Highway to hell: control the car
February 25, 2008
Abuse of power and social control is a far greater threat than cars and cigarettes, argues Michael McFadden
I believe motorists should be treated just as fairly as smokers. Taxes should be roughly triple the cost of the basic litre of fuel and hospital campuses should be car-free with parking available a minimum of four blocks away to encourage healthy exercise and avoid physical threat to normal non-driving visitors and patients.
Children should be taught that if their parents love them they won’t insist on driving them around in pollutomobiles, leaving them off at school stinking of petrol fumes and all the lovely chemicals that make up that delightful “new car smell”. College scholarships can be offered to those students who remain “car-free” to graduation, and employers can restrict job openings to non-drivers only.
Surgeons should refuse operations to accident victims who refuse to sign a legal commitment to surrender their drivers’ licenses and significant speed bumps should be put at every intersection to discourage automotive commuting.
Movies should forbid anything resembling car chases. It’s been shown that teens and people in their twenties who watch movies with such content tend to have a much stronger belief that fast or reckless driving can be engaged in with little consequence. And car advertisements using images of sex and success to entice many who would normally be quite happy with public transport and bicycles should be banned from the airwaves and sports sponsorships.
While the recent health ministry prohibition against using children to advertise eggs makes sense, every possible use of children should be made in the campaign to educate the public about the dangers of driving: images of children choking on roadside fumes and pictures of dismembered young bodies should be par for the course on billboards, and perhaps even be mandated decor on car doors to serve as a reminder to those thoughtless enough to remain behind the wheel.
Mercedes Manglers and Rolls Reapers will likely continue to kill and maim the young and innocent for years to come no matter what we do, but a properly designed and managed campaign to make driving less respectable, more difficult, and more expensive will reduce the ghastly toll on our roads and help return them to their proper role of pedestrian and bicycle transport.
Before I became a smokers’ rights activist I spent a good number of years as a bicycle activist. I still do not drive, and still have some fond feelings for the propaganda I’ve written above. The difference is that nowadays I realise I have no right to play God with other people’s lives and choices and I’ve come to understand that the greater threat to all of us doesn’t lie in cars or in cigarettes, but in abuse of power and social control.
Michael J McFadden is author of Dissecting Antismokers’ Brains. See www.thetruthisalie.com
Dirty Air Poses Threat To Boston Commuters
Car Exhaust Causes Heart Disease. By Colin Grainger.
Dirty Air Poses Threat To Boston Commuters
January 17, 2008
There’s a health concern for commuters driving into Boston that has little to do with speed or road rage.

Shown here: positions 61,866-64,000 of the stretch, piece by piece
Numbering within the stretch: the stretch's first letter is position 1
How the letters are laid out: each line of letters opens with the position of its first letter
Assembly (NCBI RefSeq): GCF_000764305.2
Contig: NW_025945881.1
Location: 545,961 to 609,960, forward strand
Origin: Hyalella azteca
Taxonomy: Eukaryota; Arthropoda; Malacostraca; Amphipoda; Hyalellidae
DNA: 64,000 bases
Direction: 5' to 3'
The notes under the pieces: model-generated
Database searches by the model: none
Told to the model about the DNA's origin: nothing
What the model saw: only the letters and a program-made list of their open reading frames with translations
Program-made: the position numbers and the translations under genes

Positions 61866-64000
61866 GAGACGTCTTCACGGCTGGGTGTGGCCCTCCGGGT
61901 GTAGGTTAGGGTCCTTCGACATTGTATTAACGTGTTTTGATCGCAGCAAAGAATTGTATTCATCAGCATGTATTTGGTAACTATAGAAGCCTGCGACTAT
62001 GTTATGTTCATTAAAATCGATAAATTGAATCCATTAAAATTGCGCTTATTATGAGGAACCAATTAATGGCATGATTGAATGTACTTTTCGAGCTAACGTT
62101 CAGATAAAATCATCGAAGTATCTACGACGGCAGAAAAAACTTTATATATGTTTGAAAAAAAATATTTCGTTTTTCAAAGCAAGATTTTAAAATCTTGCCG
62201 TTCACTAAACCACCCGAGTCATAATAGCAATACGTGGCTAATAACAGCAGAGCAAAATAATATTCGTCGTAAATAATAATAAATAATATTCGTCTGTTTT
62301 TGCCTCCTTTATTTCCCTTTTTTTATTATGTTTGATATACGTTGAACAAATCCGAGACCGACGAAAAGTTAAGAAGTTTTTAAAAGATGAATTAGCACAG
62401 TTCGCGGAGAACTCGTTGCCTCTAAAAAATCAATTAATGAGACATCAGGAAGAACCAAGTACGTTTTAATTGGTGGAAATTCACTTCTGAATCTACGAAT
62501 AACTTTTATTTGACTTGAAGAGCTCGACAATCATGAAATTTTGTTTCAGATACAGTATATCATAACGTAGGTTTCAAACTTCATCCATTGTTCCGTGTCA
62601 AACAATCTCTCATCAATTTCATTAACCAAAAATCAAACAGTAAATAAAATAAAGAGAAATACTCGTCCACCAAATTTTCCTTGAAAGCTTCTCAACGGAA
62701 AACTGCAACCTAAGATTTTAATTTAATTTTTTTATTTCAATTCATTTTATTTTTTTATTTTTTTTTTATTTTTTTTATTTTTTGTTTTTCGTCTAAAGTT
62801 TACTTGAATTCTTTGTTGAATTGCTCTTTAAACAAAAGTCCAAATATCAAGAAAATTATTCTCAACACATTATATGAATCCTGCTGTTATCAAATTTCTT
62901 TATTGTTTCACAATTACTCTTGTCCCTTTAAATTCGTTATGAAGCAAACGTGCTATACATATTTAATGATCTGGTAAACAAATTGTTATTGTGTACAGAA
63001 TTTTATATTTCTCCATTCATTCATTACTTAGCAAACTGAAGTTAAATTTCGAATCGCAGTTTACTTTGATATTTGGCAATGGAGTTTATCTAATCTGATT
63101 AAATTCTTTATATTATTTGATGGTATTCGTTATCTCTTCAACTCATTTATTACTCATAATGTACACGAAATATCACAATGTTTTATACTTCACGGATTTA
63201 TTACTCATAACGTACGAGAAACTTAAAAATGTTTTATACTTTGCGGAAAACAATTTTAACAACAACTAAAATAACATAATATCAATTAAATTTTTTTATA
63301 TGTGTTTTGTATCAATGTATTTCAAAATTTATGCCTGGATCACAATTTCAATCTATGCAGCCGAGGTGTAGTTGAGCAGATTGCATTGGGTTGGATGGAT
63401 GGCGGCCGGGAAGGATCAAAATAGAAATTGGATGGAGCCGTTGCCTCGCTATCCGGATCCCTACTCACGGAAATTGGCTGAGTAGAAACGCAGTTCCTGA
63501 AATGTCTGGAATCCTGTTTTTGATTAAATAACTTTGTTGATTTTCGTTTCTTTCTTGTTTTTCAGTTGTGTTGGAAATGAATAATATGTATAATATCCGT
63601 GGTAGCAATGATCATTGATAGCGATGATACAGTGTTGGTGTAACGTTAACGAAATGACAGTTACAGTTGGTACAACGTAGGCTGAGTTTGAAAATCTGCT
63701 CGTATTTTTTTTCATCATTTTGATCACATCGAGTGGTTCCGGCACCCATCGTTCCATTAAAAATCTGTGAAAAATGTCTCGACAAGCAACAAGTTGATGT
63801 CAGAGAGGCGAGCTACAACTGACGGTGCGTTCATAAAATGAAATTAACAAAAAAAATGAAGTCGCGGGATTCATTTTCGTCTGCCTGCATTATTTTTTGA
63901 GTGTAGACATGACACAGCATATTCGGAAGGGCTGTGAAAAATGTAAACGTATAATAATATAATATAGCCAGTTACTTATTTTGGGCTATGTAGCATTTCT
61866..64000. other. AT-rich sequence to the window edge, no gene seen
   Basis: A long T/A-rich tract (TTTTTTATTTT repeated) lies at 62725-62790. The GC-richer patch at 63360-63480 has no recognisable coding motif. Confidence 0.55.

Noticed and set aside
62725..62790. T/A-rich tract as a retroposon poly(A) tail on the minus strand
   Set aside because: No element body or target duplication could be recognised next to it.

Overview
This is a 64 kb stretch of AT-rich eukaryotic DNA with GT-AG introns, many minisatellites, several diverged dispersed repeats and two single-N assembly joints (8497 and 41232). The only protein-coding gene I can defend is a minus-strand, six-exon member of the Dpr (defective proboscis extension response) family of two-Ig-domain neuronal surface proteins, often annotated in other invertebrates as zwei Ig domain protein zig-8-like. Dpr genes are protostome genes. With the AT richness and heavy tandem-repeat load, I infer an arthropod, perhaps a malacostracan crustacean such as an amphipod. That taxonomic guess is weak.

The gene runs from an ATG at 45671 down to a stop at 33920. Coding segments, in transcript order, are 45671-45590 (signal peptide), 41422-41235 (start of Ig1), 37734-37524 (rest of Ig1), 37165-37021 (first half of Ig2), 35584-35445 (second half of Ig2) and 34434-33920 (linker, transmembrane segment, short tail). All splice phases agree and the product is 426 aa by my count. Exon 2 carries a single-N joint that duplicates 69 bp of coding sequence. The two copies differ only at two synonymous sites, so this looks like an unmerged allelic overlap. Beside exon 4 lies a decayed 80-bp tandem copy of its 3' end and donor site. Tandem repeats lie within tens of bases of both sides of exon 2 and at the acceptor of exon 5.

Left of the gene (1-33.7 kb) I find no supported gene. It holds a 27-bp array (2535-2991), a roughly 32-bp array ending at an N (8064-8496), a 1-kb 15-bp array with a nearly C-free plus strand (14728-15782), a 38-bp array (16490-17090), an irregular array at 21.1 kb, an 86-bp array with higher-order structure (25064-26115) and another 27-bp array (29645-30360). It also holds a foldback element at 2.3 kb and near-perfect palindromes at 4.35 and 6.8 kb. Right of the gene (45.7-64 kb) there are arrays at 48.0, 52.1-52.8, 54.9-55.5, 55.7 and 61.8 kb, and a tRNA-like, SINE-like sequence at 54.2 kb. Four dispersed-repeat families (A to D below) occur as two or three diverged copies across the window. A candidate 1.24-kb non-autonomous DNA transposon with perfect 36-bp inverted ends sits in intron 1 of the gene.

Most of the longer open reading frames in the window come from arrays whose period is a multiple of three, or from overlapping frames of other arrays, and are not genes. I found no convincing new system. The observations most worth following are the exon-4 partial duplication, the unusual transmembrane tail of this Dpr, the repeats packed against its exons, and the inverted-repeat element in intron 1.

The problem is in the air.
The problem lies with diesel fumes pouring out of vehicles, and it’s taking a toll on our health.
“It’s getting into the bloodstream. It’s causing heart attacks. It’s causing premature deaths all across Massachusetts,” said Danielle Connor of Clean Water Action.
The problem comes from tiny particles in the fumes that we breathe in. Dr. Bruce Hill of the Clean Air Task Rorce has measured diesel pollution on Boston roadways, including the southeast expressway.
“We found the levels were roughly four times higher in your car than in the downtown area at the same time,” Hill said.
When Hill used a device that measured exhaust particles as he followed a truck in traffic, the particle levels rose dramatically.
“It’s just flat unhealthy to be following this truck right now,” Hill said.
Massachusett is fifth in the nation for diesel pollution. Suffolk County is the third worst county in the country.
“Everyone is affected — taking a train, driving a car, school children going to learn,” Connor said.
Some Chelsea High School students want people, including lawmakers to know about the problem.
They recorded the number of diesel trucks driving through a Chelsea neighborhood.
“We counted 33 diesel trucks passed by in about 35 minutes,” said Rebecca Kelly of Chelsea Green Space.
But there is a simple solution to all the pollution. It’s just a matter of installing a particular filter in the exhaust system.
Woburn-based GEO 2 Technologies developed a filter to retrofit diesel trucks. The cost averages $5,000 and effectively eliminates about 90 percent of the particles coming out of the vehicle.
“The problem is real. The solution is here,” said Jeremy McLarmid of Environment Northeast.
A bill is now before the legislature that would require retrofits for all state-owned and contracted vehicles. The problem is the cost.
“What would be the cost of lives if we do nothing,” WBZ’s Mish Michael’s asked McLarmid.
“It’s 500 premature deaths a year in Massachusetts alone,” he answered.
That’s a high price to pay for simply commuting to work.
Drivers can protect themselves from harmful fumes during your commute by keeping the windows shut and the air on re-circulate.
As for state school buses, money has been allotted to retrofit all of them within the next two years.
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